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Do K2's ski shorter?

post #1 of 25
Thread Starter 
havin trouble picking out my ski and i need to act fast no time to demo. i heard that k2 may ski shorter cause of the rounded bottom....how much shorter? im pretty sure im gonna go with the 160 recon...will that be ok for a 158 lbs 5'7 relatively advanced skier? i have always been a more confident skier on shorter skies than long skies. i would bump up to the 167 but i really need something that will let me turn on a dime in tight icy tree conditions im scared the 167 will be too bulky for me to turn in time. help!!
post #2 of 25
I think you should be in the 167, because you are close to my weight and height. 160 would be way too short in my opinion. Of course, tight ICY tree conditions might demand a different ski entirely. Although the Recon seems better than the XP was in ice, it's not the ski I'd pick for ice, either.
post #3 of 25
Why on god's green earth would you ski icy trees?! Or are you from the west and really mean "icy"?
post #4 of 25
Quote:
Originally Posted by Bingers View Post
havin trouble picking out my ski and i need to act fast no time to demo. i heard that k2 may ski shorter cause of the rounded bottom....how much shorter? im pretty sure im gonna go with the 160 recon...will that be ok for a 158 lbs 5'7 relatively advanced skier? i have always been a more confident skier on shorter skies than long skies. i would bump up to the 167 but i really need something that will let me turn on a dime in tight icy tree conditions im scared the 167 will be too bulky for me to turn in time. help!!
You owe it to yourself to go to a shop and put any pair of K2's next to any other brand of ski of the "same" length. K2 measures their skis differently and they usually run 3-6 cm longer than the same length of other brands of skis.
post #5 of 25
You have gotten good answers already. As someone who tests over 50 different skis annually, here are my thoughts.....

K2's measure long and ski long. This is because they are very damp skis and fairly heavy.

K2's are nice smooth cruiser type skis but would not be a first choice on icy conditions.

Tight icy trees.............??????............how about a root canal instead?

SJ
post #6 of 25
Thread Starter 

haha

thanks everyone for ur responses and yeah i do hate icy trees myself but when my friends and i go to killington that seems to be popular lol. but seriously as someone who is 5'7 160 can i get away with skiing the 160's?? or am i doing myself a disservice and should i get the 167's? i probably wont be skiing them in anything deeper than knee deep powder......also if u look at the bottom of a k2 ski it is rounded.....so even though it looks taller than other ski's the surface area that is actually carving the snow is less than the full length of the ski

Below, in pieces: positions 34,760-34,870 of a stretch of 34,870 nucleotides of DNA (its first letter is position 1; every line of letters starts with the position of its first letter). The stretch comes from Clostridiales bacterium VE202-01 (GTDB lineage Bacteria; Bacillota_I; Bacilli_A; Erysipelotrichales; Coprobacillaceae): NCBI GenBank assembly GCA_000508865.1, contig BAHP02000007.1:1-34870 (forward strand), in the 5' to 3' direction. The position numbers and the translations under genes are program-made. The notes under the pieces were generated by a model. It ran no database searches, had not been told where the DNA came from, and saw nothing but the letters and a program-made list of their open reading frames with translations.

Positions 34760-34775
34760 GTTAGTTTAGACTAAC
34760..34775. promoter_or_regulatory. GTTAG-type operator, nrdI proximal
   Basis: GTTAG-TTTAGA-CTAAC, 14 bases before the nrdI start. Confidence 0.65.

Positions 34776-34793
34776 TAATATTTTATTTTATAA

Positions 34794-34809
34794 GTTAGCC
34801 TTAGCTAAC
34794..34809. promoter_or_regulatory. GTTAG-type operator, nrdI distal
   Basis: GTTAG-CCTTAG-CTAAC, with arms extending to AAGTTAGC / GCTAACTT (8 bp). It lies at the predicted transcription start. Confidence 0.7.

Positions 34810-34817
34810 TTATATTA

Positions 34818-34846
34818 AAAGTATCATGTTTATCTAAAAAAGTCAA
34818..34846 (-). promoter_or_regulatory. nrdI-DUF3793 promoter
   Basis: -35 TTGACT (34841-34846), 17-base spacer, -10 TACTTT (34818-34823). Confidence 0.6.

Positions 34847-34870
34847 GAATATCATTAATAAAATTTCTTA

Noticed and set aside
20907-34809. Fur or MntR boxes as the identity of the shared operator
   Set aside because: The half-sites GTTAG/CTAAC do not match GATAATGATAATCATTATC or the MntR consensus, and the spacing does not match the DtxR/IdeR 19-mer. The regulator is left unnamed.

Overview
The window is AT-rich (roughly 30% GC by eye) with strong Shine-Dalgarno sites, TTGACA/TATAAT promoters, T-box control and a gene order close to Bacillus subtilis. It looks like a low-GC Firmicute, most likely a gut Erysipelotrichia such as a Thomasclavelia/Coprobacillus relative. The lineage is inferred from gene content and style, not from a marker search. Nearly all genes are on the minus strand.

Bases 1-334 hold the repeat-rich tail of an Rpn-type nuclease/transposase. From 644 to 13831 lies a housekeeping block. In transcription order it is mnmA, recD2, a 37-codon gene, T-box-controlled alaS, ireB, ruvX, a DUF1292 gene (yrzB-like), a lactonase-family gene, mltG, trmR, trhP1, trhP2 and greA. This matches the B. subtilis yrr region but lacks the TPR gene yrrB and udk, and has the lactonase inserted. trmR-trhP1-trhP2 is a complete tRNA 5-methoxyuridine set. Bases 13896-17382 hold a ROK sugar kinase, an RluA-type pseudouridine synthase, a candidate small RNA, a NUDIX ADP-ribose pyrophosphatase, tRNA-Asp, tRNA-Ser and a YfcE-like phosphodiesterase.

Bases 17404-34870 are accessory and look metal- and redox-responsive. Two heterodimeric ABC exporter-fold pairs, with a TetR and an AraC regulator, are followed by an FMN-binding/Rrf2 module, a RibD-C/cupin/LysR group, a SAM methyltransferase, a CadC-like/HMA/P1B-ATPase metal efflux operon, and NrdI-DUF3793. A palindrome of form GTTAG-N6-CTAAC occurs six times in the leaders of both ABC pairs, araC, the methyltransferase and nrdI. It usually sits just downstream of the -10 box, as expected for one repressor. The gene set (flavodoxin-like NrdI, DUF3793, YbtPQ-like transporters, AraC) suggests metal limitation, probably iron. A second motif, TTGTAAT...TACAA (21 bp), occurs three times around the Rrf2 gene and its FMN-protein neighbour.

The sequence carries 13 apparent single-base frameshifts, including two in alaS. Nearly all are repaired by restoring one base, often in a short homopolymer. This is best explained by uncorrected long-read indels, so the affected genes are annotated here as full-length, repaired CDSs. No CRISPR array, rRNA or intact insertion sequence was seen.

also by skiing long do u mean that a 160 would feel like a 163? cause if the 167 feels like a 170ish than i guess i would like the 160.....help someone make up my mind for me before my incedible deal goes off!! i could also consider the crossfire but im only gonna have 1 ski for awile and im going out west this year......help help!
post #7 of 25
I am no expert ski analyst, but when I went kicking and screaming from 193's to 167's instead of the 174's that I thought would be right as I got into a more shaped ski, it was because I was amazed at the stability of the 167 in the XP. Other 167's that day I practically threw at the demo guy as being all over the place at speed. The XP's (now the Recons) were steady. So, from that experience, I'd say they ski longer than they look. But I was going from Rossi Vipers, an ice ski, to a mid-fat. I think the additional width has an impact on the perceived length of the ski.
post #8 of 25
The material length on a 160 cm K2 is pretty long. The damp, no surprises ride equates to a fairly heavy, somewhat sluggish feel hence the "skis long" comment from me. This is not a bad thing, and this is what endears K2's to a certain group of skiers.

When someone seems stuck on a particular ski model or brand I seldom suggest something else. However, in this case, I think you could make a better choice than a K2. If you want a mid fat for the conditions you describe, I think that a lighter more nimble ski is in order. I'd suggest a Dynastar Legend 8K in a 165 cm. Aside from the additional manuverability, you will get somewhat better edge grip and a lot more 'pop'

SJ
post #9 of 25
Thread Starter 

hehe

yeah the crappy store i work at only really carries k2 so i get a proform on that.......i would be asking people at the store but im supposed to be the expert rofl its more of a tennis and golf store anyway

thanks guys so again can 5'7 160 lbs get away with the 160 recon??? or should i really move up to the 167 cause im doing myself a desservice....again i could go with the crossfire but then what size? argggg whats worse not being able to afford skis or having to make a decision between two???? thanks!!!!!!!!!!
post #10 of 25
Do you own another pair of skis that you can use for these icy trees? Are these truly the only two pairs of skis that you can get? If you own another pair of skis, fine, then add the Recons for your trips out west and get them in 167's. Otherwise, I think your money is best kept in your pocket until a more appropriate ski comes along... I am saying this in spite of the fact that I own only the Recons and use them for everything, but we really don't get that East Coast ice here.
post #11 of 25
There are a few possibilities here, either:
1) you don't know what ice is
2) you don't know what trees are
3) you don't know what skiing is
4) all of the above

I say this because in my experience, there is no possible way to ski the woods when its a sheet of ice. I don't care how good you are.
post #12 of 25